U.S. Department of Defense


Date of this Version



Published in Peptides 32 (2011) 1964–1971; doi:10.1016/j.peptides.2011.07.013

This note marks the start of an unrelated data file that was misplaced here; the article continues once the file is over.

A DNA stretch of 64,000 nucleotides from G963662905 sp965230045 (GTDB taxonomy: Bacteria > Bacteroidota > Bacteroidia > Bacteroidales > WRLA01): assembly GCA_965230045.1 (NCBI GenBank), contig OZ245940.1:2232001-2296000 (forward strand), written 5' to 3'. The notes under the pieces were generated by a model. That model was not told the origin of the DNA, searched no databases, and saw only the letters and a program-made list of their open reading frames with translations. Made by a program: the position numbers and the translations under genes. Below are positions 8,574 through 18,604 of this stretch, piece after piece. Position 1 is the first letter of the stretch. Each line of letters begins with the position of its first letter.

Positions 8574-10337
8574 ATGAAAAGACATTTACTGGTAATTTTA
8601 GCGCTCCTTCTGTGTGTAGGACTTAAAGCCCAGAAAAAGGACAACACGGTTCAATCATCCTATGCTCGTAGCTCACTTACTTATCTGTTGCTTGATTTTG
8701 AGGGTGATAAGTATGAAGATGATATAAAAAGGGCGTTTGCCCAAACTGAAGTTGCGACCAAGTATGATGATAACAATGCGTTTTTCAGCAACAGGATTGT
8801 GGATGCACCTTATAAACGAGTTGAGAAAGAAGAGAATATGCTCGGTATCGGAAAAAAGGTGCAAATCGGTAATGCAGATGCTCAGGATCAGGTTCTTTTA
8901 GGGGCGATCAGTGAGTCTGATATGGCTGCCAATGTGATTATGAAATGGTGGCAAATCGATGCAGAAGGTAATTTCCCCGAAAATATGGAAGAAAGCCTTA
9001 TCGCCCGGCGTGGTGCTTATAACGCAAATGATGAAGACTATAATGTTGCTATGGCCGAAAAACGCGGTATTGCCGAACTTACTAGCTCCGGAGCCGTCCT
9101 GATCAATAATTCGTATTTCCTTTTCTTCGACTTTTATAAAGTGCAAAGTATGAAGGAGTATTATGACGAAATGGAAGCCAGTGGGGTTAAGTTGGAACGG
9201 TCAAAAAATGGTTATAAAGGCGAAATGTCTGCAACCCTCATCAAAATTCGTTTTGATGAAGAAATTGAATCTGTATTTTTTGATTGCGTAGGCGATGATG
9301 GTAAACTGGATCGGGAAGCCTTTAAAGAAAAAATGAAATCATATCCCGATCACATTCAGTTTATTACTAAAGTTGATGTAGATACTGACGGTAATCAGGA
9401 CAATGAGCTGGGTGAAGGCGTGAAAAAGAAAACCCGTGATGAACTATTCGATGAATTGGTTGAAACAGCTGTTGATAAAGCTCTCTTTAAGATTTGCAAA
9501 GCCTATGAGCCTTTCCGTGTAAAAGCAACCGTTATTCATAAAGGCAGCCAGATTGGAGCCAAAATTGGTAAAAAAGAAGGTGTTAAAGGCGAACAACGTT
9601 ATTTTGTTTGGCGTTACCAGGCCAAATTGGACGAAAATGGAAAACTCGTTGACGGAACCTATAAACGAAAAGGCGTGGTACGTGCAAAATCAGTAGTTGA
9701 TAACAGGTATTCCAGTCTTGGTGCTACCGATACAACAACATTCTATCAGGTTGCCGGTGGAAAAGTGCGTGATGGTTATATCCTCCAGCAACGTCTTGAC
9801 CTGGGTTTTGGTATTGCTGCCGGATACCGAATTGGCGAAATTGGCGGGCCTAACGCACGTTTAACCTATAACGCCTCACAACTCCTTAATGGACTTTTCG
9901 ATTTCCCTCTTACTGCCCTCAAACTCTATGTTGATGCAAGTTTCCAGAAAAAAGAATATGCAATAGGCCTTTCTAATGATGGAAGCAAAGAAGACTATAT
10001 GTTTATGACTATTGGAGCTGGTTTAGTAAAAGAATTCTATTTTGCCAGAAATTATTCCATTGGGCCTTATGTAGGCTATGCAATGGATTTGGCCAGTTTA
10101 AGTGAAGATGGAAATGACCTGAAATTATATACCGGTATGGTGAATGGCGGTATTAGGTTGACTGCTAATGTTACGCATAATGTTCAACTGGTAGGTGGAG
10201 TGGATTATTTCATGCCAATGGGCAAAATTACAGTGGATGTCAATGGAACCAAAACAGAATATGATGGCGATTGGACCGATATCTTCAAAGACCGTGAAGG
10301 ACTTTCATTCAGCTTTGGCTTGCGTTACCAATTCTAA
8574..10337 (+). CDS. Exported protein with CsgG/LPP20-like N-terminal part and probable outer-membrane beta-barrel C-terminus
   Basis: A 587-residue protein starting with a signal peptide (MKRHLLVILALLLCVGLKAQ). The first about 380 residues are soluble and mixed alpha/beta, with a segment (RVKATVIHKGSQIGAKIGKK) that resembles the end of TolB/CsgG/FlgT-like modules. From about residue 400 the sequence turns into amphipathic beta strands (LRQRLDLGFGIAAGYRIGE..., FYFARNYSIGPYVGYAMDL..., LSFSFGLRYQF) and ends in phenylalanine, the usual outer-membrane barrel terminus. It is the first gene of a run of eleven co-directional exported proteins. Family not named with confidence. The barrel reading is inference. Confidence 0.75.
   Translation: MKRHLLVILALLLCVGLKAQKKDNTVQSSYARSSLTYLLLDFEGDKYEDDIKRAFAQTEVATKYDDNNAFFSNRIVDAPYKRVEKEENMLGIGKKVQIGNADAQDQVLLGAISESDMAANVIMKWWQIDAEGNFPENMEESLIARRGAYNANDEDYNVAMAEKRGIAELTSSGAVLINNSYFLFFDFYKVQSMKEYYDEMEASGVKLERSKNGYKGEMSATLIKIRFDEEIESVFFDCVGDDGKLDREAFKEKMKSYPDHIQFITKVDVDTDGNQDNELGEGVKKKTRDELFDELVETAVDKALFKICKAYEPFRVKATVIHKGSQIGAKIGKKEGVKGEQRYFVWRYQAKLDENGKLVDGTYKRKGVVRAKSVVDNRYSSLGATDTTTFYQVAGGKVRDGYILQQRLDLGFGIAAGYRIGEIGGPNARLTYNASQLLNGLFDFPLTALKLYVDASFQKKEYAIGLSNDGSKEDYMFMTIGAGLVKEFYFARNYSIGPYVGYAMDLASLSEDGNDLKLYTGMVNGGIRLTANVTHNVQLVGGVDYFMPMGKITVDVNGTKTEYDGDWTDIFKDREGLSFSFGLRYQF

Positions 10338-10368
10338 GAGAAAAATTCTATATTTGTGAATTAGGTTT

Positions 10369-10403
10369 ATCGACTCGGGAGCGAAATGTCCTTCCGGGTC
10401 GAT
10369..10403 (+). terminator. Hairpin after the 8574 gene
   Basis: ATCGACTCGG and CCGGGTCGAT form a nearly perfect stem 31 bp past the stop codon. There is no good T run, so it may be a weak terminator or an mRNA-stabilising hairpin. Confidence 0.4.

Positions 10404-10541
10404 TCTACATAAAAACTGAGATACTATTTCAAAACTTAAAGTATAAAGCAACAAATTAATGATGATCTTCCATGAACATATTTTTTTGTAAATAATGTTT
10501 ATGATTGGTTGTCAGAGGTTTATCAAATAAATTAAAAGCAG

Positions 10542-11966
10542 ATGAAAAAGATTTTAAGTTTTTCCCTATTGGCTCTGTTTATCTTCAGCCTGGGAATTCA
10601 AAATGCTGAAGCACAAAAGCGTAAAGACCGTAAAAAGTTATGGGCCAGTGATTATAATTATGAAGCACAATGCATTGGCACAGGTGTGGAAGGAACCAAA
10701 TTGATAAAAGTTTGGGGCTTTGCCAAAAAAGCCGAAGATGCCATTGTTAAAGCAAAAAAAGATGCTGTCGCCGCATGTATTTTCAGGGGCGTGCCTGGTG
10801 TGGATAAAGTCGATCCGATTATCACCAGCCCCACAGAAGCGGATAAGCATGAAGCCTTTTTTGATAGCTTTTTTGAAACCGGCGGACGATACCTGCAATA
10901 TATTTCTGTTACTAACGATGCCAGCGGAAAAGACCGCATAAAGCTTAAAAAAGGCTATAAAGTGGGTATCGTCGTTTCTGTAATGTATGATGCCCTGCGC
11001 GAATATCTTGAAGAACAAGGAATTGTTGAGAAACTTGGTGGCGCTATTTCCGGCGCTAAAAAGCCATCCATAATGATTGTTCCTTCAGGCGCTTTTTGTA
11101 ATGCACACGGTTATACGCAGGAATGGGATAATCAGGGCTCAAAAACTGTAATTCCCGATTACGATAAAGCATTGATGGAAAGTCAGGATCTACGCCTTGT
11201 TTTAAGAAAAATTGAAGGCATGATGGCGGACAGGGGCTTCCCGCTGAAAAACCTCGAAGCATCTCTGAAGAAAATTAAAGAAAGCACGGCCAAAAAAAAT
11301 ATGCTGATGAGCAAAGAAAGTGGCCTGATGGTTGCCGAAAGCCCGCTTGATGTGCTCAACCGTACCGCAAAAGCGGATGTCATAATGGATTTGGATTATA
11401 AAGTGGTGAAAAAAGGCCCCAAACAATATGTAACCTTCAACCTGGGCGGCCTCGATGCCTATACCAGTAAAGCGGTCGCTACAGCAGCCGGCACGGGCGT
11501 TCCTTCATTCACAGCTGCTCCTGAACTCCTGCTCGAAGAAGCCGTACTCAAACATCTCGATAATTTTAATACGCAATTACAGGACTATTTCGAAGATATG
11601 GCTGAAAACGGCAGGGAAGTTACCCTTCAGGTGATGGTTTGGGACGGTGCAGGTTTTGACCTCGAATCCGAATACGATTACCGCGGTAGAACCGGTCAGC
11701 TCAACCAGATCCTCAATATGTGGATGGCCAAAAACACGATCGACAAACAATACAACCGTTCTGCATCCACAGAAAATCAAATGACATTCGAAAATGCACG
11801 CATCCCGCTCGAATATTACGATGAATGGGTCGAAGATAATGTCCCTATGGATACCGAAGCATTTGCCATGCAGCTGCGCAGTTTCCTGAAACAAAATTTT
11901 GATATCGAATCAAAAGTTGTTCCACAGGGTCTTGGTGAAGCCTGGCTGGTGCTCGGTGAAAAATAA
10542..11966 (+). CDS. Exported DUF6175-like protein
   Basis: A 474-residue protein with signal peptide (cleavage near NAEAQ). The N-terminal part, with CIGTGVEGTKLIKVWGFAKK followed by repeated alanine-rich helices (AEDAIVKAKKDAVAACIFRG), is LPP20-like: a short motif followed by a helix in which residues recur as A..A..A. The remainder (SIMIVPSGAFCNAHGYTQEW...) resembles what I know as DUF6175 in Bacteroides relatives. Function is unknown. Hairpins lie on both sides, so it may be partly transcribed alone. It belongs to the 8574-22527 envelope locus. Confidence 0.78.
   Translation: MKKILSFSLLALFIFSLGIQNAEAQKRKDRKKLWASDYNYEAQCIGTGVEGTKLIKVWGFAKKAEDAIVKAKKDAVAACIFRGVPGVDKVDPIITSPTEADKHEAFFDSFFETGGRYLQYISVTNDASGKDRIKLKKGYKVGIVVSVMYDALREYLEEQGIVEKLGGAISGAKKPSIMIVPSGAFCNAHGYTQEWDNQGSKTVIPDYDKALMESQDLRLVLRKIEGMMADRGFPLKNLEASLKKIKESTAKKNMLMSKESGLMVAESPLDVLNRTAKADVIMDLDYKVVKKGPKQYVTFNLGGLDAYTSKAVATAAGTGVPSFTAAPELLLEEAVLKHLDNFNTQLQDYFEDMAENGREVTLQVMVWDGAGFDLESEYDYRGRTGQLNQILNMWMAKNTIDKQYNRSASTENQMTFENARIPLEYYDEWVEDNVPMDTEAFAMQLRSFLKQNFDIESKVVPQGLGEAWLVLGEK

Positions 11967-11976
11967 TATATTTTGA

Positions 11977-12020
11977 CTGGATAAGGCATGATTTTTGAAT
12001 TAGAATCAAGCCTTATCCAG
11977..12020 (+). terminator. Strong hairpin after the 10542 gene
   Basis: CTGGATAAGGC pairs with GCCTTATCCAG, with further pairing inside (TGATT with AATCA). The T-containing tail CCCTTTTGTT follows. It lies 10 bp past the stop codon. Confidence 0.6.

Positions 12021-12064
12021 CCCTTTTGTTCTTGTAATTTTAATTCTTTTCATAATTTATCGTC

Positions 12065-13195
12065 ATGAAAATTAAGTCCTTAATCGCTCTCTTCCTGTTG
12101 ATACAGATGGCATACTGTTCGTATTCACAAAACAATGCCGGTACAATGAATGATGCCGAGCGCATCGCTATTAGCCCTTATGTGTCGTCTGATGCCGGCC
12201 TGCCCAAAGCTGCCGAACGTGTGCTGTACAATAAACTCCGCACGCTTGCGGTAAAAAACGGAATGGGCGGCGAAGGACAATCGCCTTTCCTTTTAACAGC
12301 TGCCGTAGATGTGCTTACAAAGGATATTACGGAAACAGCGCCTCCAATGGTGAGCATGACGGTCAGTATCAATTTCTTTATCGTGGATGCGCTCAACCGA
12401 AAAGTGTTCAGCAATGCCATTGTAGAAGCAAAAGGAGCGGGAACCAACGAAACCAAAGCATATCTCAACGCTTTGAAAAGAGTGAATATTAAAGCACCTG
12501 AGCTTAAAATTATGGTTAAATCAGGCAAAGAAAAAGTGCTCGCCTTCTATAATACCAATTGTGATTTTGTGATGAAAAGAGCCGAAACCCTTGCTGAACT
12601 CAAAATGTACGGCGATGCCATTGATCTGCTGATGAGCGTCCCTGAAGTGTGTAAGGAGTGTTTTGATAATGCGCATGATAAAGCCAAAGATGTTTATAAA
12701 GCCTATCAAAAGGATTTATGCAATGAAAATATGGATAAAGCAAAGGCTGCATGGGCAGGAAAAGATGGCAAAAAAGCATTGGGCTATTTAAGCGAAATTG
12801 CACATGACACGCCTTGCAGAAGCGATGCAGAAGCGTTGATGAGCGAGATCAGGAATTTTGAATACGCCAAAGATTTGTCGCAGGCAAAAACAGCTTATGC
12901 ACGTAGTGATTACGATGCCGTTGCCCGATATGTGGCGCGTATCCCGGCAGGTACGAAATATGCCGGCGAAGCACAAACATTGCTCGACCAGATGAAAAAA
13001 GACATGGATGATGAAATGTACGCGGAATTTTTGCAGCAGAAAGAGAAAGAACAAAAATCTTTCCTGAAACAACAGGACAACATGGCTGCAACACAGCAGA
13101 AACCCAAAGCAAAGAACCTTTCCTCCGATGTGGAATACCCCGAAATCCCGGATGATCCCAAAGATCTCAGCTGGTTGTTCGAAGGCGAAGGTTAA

C-type natriuretic peptide (CNP) is a member of the small family of natriuretic peptides that also includes atrial natriuretic peptide (ANP) and brain, or B-type natriuretic peptide (BNP). Unlike them, it performs its major functions in an autocrine or paracrine manner. Those functions, mediated through binding to the membrane guanylyl cyclase natriuretic peptide receptor B (NPR-B), or by signaling through the non-enzyme natriuretic peptide receptor C (NPR-C), include the regulation of endochondral ossification, reproduction, nervous system development, and the maintenance of cardiovascular health. To date, the regulation of CNP gene expression has not received the attention that has been paid to regulation of the ANP and BNP genes. CNP expression in vitro is regulated by TGF-β and receptor tyrosine kinase growth factors in a cell/tissue-specific and sometimes species-specific manner. Expression of CNP in vivo is altered in diseased organs and tissues, including atherosclerotic vessels, and the myocardium of failing hearts. Analysis of the human CNP gene has led to the identification of a number of regulatory sites in the proximal promoter, including a GC-rich region approximately 50 base pairs downstream of the Tata box, and shown to be a binding site for several putative regulatory proteins, including transforming growth factor clone 22 domain 1 (TSC22D1) and a serine threonine kinase (STK16). The purpose of this review is to summarize the current literature on the regulation of CNP expression, emphasizing in particular the putative regulatory elements in the CNP gene and the potential DNA-binding proteins that associate with them.